What is Bicep (Preview)?

Bicep is a language for declaratively deploying Azure resources. You can use Bicep instead of JSON for developing your Azure Resource Manager templates (ARM templates). Bicep simplifies the authoring experience by providing concise syntax, better support for code reuse, and improved type safety. Bicep is a domain-specific language (DSL), which means it's designed for a particular scenario or domain. It isn't intended as a general programming language for writing applications.

The JSON syntax for creating template can be verbose and require complicated expression. Bicep improves that experience without losing any of the capabilities of a JSON template. It's a transparent abstraction over the JSON for ARM templates. Each Bicep file compiles to a standard ARM template. Resource types, API versions, and properties that are valid in an ARM template are valid in a Bicep file. There are a few known limitations in the current release.

Bicep is currently in preview. To track the status of the work, see the Bicep project repository.

To learn about Bicep, see the following video.

Get started

To start with Bicep, install the tools.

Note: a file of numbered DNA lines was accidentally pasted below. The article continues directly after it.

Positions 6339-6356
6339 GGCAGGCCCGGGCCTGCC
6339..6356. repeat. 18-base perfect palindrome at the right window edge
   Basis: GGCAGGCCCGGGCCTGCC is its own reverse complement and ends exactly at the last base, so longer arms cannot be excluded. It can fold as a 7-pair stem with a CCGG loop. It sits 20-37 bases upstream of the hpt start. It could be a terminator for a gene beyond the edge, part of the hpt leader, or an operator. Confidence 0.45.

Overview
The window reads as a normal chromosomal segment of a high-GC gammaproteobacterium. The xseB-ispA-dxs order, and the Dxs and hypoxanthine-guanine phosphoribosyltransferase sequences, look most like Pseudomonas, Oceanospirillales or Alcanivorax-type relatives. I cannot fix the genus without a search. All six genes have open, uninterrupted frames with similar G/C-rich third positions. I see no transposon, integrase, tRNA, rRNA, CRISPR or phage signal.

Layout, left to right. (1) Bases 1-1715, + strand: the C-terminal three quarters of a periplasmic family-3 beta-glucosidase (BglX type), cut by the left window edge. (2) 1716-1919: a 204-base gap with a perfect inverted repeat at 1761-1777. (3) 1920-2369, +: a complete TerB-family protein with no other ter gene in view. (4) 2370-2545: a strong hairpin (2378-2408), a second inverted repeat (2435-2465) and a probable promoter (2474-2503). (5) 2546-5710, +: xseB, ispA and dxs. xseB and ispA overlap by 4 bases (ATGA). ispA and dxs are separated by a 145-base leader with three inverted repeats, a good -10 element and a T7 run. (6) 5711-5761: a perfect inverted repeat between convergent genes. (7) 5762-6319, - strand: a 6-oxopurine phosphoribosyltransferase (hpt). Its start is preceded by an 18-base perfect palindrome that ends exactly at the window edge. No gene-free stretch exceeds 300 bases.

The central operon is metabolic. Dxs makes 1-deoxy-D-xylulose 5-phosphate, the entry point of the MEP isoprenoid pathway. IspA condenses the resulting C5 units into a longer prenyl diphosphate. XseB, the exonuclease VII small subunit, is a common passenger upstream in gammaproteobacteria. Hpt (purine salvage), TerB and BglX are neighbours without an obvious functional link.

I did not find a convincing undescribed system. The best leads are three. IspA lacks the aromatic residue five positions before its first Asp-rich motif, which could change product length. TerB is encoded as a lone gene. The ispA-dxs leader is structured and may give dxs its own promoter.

After installing the tools, try the Bicep tutorial. The tutorial series walks you through the structure and capabilities of Bicep. You deploy Bicep files, and convert an ARM template into the equivalent Bicep file.

To view equivalent JSON and Bicep files side by side, see the Bicep Playground.

If you have an existing ARM template that you would like to convert to Bicep, see Converting ARM templates between JSON and Bicep.

Benefits of Bicep versus other tools

Bicep provides the following advantages over other options:

  • Support for all resource types and API versions: Bicep immediately supports all preview and GA versions for Azure services. As soon as a resource provider introduces new resources types and API versions, you can use them in your Bicep file. You don't have to wait for tools to be updated before using the new services.
  • Authoring experience: When you use VS Code to create your Bicep files, you get a first-class authoring experience. The editor provides rich type-safety, intellisense, and syntax validation.
  • Modularity: You can break your Bicep code into manageable parts by using modules. The module deploys a set of related resources. Modules enable you to reuse code and simplify development. Add the module to a Bicep file anytime you need to deploy those resources.
  • Integration with Azure services: Bicep is integrated with Azure services such as Azure Policy, template specs, and Blueprints.
  • No state or state files to manage: All state is stored in Azure. Users can collaborate and have confidence their updates are handled as expected. Use the what-if operation to preview changes before deploying your template.
  • No cost and open source: Bicep is completely free. You don't have to pay for premium capabilities. It's also supported by Microsoft support.

Bicep improvements